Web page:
To extract the image from the article, right-click the image and select Save As (on a MAC use Ctrl+Click as a substitute for right-clicking.) Take the opportunity to add an appropriate name such as “Allerton-Norris Leiden marriage from Mary Harrell-Sesniak and GenealogyBank blog of 2013-11-25.”

    Although the name is long, I recommend adding a similar notation so the attribution is retained.

    Hope this helps!


  9. HI,

    I am descended from George Soule, Edward, Ann and Samuel Fuller. And probably Francis Eaton and William Brewster, and a few others but can’t prove those. Also Henry Howland, brother of John Howland of the Mayflower.

    It gets really complicated the first 4 generations from the Mayflower as there weren’t that many people to marry… cousins got married and the names were so overused… :-)
    anyway, I’m having lots of fun trying to make the “links” viable and real… sometimes there are wishful thinking people who claim some links that are just “wrong”.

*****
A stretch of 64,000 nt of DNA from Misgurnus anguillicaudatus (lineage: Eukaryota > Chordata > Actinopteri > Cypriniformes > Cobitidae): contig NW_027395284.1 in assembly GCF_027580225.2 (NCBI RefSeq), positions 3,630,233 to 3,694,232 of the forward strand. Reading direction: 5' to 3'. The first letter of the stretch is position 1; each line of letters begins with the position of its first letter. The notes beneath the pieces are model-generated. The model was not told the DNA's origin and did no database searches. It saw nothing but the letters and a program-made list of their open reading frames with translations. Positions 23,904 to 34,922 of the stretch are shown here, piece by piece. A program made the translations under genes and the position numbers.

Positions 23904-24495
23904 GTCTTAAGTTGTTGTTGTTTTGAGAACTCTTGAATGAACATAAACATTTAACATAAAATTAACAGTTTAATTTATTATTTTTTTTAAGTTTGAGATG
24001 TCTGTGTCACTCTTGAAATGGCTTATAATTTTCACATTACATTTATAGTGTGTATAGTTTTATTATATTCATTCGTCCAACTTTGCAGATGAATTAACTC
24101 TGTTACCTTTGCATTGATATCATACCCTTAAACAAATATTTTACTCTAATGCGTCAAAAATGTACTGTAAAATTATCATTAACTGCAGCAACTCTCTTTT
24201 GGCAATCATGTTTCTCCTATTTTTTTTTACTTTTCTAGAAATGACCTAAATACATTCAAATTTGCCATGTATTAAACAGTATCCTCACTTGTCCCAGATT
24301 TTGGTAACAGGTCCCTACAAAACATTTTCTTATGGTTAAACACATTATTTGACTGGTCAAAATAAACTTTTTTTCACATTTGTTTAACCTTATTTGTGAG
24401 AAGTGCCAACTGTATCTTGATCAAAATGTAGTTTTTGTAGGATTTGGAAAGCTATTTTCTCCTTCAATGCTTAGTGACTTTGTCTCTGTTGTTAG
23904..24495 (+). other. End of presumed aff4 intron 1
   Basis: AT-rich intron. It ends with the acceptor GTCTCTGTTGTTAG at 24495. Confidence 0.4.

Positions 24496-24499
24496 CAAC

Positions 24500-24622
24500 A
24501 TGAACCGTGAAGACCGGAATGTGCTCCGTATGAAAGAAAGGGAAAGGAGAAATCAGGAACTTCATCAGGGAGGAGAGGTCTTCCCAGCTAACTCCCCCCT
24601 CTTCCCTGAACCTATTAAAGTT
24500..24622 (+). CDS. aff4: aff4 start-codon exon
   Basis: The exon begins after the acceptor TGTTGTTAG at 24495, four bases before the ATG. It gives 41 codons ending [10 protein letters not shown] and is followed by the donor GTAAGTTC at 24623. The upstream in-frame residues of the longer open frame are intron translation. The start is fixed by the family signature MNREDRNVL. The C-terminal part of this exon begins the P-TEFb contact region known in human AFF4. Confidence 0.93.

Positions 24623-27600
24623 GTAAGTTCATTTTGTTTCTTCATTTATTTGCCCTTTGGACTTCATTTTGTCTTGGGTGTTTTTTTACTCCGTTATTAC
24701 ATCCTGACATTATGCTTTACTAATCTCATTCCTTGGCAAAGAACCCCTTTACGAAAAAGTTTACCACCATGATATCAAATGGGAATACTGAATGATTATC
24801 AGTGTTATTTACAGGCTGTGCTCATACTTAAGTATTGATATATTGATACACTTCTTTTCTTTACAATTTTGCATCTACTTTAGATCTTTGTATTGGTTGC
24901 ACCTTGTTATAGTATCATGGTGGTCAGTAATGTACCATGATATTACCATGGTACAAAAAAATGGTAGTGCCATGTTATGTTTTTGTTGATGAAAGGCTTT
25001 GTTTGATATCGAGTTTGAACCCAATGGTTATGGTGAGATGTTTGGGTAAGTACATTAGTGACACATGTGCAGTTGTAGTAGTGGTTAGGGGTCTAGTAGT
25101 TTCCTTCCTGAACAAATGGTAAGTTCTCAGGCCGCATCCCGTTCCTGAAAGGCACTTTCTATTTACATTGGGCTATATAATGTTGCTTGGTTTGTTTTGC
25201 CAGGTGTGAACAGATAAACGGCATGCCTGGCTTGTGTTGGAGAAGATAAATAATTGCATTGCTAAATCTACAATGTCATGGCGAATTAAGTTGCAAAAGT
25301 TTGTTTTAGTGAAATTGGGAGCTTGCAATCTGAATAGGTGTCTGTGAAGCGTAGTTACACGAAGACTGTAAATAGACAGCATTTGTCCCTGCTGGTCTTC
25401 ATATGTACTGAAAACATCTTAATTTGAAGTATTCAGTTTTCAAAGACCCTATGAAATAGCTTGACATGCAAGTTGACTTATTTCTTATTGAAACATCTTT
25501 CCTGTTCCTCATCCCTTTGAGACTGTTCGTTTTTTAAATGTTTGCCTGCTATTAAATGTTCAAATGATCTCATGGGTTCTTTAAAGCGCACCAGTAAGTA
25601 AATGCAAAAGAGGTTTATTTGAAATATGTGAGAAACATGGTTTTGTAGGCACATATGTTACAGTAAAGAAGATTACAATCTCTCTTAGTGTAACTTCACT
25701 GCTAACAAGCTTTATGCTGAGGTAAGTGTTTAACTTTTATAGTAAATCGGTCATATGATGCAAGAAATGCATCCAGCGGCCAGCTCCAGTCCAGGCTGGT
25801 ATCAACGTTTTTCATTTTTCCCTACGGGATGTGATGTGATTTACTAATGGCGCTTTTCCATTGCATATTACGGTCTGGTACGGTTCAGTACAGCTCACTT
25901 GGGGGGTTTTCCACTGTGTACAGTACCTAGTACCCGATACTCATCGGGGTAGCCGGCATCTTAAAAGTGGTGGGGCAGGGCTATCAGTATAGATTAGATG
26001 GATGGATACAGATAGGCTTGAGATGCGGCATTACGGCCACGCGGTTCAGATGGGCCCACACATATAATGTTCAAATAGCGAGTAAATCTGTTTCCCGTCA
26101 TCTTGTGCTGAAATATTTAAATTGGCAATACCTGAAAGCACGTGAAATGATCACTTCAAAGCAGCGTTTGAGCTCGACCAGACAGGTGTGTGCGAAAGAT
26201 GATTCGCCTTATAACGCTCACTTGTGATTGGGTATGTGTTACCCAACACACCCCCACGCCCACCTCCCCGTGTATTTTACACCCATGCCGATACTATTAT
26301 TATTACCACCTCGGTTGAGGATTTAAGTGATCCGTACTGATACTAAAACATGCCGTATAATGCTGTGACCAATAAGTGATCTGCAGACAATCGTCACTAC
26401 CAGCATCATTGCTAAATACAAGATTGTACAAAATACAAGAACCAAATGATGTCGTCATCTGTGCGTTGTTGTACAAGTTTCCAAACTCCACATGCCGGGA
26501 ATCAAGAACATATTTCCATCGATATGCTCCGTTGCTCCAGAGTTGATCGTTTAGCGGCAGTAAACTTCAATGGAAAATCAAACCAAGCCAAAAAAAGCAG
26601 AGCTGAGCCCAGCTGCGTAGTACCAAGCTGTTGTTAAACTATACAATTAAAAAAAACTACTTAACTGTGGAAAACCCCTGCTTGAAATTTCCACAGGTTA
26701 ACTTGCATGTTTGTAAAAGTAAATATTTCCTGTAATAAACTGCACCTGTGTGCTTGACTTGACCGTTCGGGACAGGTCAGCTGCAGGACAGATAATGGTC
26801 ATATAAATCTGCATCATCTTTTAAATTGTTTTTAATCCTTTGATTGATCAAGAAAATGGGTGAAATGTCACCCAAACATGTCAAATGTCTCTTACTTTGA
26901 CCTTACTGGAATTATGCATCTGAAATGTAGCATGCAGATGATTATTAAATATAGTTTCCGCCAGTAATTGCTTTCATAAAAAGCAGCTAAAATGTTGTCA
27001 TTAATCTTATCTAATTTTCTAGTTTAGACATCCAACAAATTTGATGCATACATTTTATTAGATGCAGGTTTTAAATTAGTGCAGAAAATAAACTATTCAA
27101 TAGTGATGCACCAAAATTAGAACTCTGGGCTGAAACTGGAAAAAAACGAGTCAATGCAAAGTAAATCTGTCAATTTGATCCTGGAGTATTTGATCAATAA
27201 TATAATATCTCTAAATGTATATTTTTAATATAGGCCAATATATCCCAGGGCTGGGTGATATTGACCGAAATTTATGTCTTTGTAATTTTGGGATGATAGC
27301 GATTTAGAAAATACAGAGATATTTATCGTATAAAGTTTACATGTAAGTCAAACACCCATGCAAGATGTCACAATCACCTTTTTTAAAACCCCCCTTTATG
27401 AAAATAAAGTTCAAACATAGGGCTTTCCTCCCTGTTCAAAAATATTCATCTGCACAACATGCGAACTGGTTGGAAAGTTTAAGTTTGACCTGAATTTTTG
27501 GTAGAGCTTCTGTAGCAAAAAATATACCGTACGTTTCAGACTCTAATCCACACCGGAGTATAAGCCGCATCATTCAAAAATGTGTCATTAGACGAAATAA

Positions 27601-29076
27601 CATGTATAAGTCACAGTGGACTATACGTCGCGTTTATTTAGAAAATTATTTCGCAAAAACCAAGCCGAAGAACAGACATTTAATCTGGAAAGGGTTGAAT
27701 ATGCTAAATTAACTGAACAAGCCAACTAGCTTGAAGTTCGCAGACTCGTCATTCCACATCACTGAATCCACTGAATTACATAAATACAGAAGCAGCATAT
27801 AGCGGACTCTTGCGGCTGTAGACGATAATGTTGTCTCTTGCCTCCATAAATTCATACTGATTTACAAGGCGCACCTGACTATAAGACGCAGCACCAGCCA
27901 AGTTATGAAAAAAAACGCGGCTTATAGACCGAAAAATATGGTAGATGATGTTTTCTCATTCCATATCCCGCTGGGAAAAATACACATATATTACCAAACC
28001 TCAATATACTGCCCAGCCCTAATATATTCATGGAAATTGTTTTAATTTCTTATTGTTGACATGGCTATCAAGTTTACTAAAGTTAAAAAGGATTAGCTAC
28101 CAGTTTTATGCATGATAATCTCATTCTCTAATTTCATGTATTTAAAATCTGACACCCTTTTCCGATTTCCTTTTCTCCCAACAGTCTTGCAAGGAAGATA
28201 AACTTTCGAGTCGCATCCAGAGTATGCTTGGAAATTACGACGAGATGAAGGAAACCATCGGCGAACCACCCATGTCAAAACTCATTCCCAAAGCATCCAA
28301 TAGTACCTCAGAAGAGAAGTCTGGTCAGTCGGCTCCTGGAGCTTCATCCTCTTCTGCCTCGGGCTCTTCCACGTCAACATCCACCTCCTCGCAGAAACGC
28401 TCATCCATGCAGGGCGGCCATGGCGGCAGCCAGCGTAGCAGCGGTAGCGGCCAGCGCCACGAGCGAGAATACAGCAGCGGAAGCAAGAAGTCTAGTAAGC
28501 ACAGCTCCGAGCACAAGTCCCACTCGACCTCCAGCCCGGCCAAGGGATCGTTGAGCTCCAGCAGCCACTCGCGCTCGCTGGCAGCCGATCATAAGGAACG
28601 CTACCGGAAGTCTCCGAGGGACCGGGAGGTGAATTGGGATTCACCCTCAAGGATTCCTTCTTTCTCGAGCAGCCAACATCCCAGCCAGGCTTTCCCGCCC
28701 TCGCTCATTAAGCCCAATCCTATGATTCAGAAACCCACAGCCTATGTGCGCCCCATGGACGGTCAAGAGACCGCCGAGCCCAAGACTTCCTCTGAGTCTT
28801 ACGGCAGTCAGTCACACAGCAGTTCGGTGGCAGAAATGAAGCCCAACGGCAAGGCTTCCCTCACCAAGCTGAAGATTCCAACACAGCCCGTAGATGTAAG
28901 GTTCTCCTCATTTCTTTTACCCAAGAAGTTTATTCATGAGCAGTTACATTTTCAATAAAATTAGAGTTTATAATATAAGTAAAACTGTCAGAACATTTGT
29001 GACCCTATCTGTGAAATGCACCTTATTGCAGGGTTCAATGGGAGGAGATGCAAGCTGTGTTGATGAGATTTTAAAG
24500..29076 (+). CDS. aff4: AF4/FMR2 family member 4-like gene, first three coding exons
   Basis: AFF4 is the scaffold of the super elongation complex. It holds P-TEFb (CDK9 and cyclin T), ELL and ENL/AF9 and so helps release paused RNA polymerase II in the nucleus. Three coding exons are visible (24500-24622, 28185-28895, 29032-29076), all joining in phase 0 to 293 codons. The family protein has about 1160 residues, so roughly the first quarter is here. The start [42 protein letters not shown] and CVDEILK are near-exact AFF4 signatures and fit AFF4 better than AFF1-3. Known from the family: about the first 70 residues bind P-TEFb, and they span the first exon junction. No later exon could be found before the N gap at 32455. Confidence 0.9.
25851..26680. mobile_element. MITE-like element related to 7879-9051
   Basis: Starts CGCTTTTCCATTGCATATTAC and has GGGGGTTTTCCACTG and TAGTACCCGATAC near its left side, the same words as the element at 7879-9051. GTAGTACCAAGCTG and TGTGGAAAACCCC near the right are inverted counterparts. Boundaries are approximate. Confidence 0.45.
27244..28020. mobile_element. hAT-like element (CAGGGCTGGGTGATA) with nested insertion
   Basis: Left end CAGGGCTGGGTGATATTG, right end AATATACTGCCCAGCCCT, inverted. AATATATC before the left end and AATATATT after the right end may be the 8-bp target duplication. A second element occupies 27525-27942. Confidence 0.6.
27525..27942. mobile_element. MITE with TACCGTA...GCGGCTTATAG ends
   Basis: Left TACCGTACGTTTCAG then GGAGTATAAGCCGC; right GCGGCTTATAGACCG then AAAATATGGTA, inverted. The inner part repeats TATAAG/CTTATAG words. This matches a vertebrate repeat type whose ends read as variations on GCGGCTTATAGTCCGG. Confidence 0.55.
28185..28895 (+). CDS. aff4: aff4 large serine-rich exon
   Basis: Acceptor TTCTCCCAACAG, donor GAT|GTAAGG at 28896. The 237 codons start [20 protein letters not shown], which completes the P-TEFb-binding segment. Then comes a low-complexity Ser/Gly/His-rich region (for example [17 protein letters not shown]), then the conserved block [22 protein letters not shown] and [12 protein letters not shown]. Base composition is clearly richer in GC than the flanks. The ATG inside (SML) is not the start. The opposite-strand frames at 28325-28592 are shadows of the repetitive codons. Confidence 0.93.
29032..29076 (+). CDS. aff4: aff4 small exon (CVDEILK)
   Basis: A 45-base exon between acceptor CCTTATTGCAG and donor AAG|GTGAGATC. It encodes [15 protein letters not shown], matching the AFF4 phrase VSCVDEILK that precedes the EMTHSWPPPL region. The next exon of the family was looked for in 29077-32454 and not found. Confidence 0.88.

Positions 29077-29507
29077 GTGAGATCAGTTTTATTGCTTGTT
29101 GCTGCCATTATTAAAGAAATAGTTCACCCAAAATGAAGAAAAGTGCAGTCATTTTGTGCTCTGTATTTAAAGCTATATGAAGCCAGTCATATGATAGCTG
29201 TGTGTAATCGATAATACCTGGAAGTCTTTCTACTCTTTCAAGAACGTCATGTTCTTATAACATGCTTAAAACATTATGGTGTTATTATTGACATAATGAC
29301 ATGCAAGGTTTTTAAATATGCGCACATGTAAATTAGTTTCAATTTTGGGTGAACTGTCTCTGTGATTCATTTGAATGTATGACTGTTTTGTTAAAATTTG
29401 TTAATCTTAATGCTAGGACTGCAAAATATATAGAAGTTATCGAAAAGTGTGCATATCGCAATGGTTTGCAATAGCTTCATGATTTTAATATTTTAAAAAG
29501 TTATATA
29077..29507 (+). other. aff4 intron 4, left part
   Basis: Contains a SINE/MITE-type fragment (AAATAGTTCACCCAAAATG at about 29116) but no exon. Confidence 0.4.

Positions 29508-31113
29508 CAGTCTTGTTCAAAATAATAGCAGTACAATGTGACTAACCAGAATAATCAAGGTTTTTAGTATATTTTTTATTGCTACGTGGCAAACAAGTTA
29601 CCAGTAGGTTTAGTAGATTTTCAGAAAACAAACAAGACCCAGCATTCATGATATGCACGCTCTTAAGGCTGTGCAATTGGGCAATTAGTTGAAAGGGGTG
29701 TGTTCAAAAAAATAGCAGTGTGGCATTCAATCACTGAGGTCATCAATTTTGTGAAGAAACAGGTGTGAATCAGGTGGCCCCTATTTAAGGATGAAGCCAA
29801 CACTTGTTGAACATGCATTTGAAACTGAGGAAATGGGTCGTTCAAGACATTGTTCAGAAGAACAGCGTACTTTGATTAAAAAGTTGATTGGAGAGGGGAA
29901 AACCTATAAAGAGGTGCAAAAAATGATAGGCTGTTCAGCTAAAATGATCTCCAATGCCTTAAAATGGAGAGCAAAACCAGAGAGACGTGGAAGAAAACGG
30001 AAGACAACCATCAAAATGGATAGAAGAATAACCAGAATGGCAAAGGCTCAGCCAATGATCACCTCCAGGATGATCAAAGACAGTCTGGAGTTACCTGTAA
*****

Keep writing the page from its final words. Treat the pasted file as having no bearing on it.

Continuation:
Have fun.

  10. I was curious about the first person in my family to step foot in America, thanks to the tv series “Who do you think you are” and “Finding your Roots”. With the help of online databases, I was shocked to discover my roots go waaaay back – both to Jamestown Colony (William Powell and Temperance Flowerdew) and the Mayflower (John Alden, Issac Allerton, William Brewster, Edward Fuller and Richard Warren).

    I wished I had paid more attention to American history in high school. And I am learning all about the English Civil war(s).